Maintaining your own health and stamina is an important part of caring for a patient with Alzheimer’s disease. Different psychosocial and behavioral interventions – treatments, activities, and techniques can help you and the patient by relieving someone of your burden and enhance patient care.
By failing to treat an Alzheimer’s disease patient’s excess disabilities, caregivers may burn out and choose institutional care for their loved one, earlier than necessary. In reality, the Alzheimer’s disease patient is part of a larger family system, and a successful management regimen in which the individual’s behavioral and mood disorder are controlled can have a profound effect on the well-being of all family members.
The behavioral and emotional conditions commonly associated with Alzheimer’s disease caregiving tend to respond well to a combination of tradition psychotherapies (counseling and coaching) and supportive interventions. Over time, attention to your own mental and physical health can improve your and your loved one’s quality of life.
Some of the services we offer at the Alzheimer’s Care Resource Center: A gathering place for caregivers include:
Support Groups: Our support groups allow family members and caregivers a safe place to share feelings, gain emotional and moral support, learn practical information, and talk with people who can relate to your frustrations. Studies have shown that the combination of support group participation, individual family counseling and coaching, and as-needed consultation with the primary caregivers are very helpful. In one study, nursing home placement was delayed by nearly one year as the result of psychosocial interventions, and caregivers reported fewer illnesses and depression and a greater sense of family support.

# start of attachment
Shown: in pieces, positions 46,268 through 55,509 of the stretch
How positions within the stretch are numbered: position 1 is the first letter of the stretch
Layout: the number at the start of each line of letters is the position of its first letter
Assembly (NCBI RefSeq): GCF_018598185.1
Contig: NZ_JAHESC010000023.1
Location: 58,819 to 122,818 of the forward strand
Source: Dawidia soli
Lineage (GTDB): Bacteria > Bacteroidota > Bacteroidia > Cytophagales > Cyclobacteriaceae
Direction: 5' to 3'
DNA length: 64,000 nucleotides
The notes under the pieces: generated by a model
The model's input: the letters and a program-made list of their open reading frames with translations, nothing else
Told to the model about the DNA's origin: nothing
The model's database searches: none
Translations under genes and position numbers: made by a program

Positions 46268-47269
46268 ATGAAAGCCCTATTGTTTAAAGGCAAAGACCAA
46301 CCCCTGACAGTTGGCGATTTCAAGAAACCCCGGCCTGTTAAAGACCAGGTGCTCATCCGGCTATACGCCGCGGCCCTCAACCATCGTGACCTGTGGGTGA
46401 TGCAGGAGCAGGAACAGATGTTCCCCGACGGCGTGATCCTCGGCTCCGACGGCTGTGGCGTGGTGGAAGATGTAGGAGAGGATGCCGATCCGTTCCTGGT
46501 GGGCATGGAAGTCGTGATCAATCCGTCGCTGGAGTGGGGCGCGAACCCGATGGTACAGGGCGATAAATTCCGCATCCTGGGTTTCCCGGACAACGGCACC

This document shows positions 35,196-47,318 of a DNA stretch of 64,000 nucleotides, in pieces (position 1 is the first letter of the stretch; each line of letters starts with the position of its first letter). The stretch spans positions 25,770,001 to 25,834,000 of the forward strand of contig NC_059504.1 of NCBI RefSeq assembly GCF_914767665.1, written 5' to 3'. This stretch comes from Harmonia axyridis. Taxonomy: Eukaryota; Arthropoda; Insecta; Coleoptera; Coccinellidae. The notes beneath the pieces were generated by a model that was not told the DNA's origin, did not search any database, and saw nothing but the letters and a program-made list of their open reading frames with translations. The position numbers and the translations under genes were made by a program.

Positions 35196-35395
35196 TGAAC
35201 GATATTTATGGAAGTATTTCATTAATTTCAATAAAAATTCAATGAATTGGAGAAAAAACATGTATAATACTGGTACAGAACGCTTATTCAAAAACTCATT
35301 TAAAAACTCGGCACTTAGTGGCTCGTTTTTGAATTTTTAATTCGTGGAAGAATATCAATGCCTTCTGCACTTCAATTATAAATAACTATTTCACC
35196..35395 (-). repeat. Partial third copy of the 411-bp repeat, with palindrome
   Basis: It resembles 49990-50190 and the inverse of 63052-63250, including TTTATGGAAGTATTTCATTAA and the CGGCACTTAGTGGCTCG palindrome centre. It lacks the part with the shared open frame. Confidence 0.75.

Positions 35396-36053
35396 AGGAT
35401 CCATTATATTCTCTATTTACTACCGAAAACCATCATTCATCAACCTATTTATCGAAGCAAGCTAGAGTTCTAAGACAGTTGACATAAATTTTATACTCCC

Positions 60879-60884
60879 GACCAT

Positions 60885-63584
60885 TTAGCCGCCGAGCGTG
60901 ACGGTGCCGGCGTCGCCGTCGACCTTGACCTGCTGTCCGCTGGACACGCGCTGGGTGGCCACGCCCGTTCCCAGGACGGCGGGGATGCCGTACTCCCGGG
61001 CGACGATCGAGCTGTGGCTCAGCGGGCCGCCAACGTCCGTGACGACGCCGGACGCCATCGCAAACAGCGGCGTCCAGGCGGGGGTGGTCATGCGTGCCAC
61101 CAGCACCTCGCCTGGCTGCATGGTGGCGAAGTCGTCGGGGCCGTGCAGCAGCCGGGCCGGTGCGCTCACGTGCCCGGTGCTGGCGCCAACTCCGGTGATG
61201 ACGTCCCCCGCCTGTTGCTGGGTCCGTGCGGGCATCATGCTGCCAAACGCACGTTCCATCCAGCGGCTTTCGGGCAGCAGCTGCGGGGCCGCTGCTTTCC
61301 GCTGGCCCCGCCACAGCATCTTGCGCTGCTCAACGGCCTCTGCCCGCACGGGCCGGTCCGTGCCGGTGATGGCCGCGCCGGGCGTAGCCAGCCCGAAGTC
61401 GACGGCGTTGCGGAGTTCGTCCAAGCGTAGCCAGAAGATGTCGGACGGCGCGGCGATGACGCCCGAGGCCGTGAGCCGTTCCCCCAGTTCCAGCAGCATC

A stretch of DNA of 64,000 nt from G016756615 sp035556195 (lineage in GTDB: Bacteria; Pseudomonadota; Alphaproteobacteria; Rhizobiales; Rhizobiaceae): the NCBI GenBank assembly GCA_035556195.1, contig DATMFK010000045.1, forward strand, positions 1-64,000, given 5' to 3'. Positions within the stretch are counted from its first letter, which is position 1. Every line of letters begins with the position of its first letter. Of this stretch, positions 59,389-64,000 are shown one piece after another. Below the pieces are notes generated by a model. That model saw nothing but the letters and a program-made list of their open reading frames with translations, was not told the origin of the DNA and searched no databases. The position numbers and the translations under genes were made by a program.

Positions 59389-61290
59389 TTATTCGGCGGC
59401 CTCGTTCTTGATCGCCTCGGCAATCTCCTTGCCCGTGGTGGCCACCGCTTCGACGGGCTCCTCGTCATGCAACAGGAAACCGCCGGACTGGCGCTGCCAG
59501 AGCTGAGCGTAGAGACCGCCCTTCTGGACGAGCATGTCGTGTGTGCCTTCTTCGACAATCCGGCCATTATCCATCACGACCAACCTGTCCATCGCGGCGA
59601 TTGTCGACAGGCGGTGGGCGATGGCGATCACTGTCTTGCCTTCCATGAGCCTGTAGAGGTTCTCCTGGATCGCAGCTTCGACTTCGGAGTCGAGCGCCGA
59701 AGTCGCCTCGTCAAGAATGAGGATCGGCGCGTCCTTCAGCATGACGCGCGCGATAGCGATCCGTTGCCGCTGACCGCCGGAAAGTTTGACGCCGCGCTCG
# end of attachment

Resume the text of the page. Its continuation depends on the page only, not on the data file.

Alzheimer’s/dementia Skills Training: Caring for a loved one that has Alzheimer’s disease, dementia or other cognitive impairment at home, requires special skills that may be new to you.
The manner in which you communicate with the individual with Alzheimer’s disease will change as the disease progresses, and developing communication skills to minimize unwanted behavior is essential. Education about the disease can help families develop skills and minimize frustration as they learn what to expect. Our training and educational programs include many other topics that are valuable to our caregivers.
Respite Care: Respite care can provide you with a scheduled period of relief from the demanding responsibilities of caring for a person with dementia. For periods ranging from a few hours of a few weeks, another person can tend to the needs of the patient, leaving you free to handle other responsibilities or to simply recuperate and experience some rest and relaxation, either in your home or at our Gathering Place for Caregivers.
Using respite services allows some patients to continue receiving care at home for a longer period of time -before being placed in a nursing home, according to some studies. Companions, home health aides, certified nursing assistants, adult day care services, and some assisted living facilities and nursing homes provide respite care.
To learn more about our support groups, training, respite care or any other service, feel free to call us at -561-588-4545.